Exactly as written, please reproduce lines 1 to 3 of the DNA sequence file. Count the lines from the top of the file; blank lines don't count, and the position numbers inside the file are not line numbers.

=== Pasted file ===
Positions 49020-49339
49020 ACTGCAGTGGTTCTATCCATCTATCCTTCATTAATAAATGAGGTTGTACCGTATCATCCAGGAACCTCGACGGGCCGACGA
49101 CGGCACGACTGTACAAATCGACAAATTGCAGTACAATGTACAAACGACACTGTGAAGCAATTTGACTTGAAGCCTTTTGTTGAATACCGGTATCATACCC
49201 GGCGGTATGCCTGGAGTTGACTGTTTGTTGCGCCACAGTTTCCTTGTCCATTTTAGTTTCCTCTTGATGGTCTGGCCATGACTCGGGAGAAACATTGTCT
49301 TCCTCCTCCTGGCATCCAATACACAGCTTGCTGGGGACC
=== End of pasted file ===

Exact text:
Positions 49020-49339
49020 ACTGCAGTGGTTCTATCCATCTATCCTTCATTAATAAATGAGGTTGTACCGTATCATCCAGGAACCTCGACGGGCCGACGA
49101 CGGCACGACTGTACAAATCGACAAATTGCAGTACAATGTACAAACGACACTGTGAAGCAATTTGACTTGAAGCCTTTTGTTGAATACCGGTATCATACCC